Experts at the US firm IOActive have discovered a critical physical and authentication bypass vulnerability in the Diebold Opteva ATM.
The researchers have found two vulnerabilities in the Diebold Opteva ATM machines with the AFD platform that could be chained to allow an unauthorized user to vend notes from the device.
“IOActive has discovered two vulnerabilities in Opteva ATMs with the AFD platform that, when combined, may allow an unauthorized user to vend notes from the device.” reads the advisory.
The Diebold Opteva line of ATMs with the AFD platform is composed of an upper cabinet for the operating system and a lower cabinet for the safe, each part requests its own authentication requirements.
Chaining the vulnerabilities allows the attacker to bypass both authentication mechanisms and take the control of the Diebold Opteva ATM.
In the attack scenario presented IOActive, the researchers physical accessed to the internal computer by inserting a metal rod through a speaker hole on the front of the ATM, lifting a metal locking bar and gaining access to the upper cabinet of the Diebold Opteva ATM that contains the computer. Once accessed to the computer, the researchers removed the USB connection from the Windows host and gained a direct line of communication to the AFD controller for the safe.
At this point, the hackers triggered the second flaw to get to the money.
The experts made a reverse engineering of the AFD’s protocol and firmware, they were able to gain access to the content of the safe without authenticating.
“Using the USB that connects the AFD to the computer in the upper cabinet, the team was able to initiate two-way communication. This would normally require a shared encryption key and a device identifier; however, the team was able to complete the authentication protocol unencrypted and set up communications without properly authenticating. This allowed the team to act as an authenticated user and gain access to the contents of the safe.” continues the analysis. “The protocol does not require any device specific knowledge to carry out the attack. This would imply that an attacker with access to one device could reverse engineer enough of the controller protocol to effectively bypass authentication and vend notes from any other device that uses an AFD as long as the vulnerability remains unpatched.”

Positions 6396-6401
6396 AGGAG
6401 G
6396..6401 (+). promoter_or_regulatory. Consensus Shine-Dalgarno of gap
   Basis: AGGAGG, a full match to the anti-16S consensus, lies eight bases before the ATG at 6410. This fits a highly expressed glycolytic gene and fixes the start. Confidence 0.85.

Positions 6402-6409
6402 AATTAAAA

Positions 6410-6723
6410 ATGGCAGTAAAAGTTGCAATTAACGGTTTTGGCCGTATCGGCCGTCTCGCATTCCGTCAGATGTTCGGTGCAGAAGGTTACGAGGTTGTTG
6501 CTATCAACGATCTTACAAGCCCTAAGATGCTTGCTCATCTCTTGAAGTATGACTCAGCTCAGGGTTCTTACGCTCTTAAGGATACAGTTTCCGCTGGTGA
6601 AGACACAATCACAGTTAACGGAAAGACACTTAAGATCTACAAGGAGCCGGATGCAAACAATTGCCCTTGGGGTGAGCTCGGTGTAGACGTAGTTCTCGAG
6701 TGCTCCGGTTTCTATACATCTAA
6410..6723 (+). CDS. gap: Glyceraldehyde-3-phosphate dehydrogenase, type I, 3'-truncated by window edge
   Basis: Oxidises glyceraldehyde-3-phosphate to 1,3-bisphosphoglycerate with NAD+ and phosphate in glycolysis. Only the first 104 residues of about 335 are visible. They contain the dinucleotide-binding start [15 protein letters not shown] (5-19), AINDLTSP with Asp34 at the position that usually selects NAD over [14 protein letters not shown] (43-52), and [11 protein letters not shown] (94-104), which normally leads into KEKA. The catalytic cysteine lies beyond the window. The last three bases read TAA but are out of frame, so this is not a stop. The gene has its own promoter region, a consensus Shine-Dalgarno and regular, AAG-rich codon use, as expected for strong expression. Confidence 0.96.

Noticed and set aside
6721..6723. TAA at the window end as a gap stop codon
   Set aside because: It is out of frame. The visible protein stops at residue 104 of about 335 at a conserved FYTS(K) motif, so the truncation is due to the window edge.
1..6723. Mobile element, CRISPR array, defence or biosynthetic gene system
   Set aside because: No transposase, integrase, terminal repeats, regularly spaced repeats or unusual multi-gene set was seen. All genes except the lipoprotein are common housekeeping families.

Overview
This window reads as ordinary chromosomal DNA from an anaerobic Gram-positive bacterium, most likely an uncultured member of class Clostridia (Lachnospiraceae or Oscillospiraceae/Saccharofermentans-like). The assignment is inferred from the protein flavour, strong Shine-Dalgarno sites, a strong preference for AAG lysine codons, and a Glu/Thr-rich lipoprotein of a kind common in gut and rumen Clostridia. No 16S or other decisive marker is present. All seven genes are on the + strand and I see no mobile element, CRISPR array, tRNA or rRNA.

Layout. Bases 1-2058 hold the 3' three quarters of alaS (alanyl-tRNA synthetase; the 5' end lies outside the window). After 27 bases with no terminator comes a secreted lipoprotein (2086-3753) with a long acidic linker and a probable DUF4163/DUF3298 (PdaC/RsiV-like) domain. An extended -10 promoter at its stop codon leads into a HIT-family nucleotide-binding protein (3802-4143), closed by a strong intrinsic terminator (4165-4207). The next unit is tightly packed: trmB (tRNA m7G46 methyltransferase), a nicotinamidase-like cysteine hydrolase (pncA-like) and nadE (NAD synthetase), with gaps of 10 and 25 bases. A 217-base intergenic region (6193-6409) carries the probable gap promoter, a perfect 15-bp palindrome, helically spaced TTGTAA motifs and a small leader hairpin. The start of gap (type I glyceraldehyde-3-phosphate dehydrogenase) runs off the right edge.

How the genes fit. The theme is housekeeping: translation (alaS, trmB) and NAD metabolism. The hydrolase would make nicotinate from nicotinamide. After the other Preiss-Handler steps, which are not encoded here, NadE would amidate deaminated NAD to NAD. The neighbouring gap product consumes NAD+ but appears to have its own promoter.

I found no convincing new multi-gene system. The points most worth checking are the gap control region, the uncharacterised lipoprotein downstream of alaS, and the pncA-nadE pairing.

IOActive reported the issue to Diebold in February 2016, only one year later, in May 2017 Diebold responds, “[your]..system is very old (2008/2009 vintage) and is unpatched;”
IOActive asked if retesting a recent supported version would be possible, but without receiving a reply.
Finally, on July 26, 2017, IOActive opted for the public disclosure.
Unfortunately, it is still unclear whether the ATMs have been patched, nor whether any newer firmware versions are still vulnerable.
Pierluigi Paganini is member of the ENISA (European Union Agency for Network and Information Security) Threat Landscape Stakeholder Group and Cyber G7 Group, he is also a Security Evangelist, Security Analyst and Freelance Writer.
Editor-in-Chief at "Cyber Defense Magazine", Pierluigi is a cyber security expert with over 20 years experience in the field, he is Certified Ethical Hacker at EC Council in London. The passion for writing and a strong belief that security is founded on sharing and awareness led Pierluigi to find the security blog "Security Affairs" recently named a Top National Security Resource for US.
Pierluigi is a member of the "The Hacker News" team and he is a writer for some major publications in the field such as Cyber War Zone, ICTTF, Infosec Island, Infosec Institute, The Hacker News Magazine and for many other Security magazines.
Author of the Books "The Deep Dark Web" and “Digital Virtual Currency and Bitcoin”.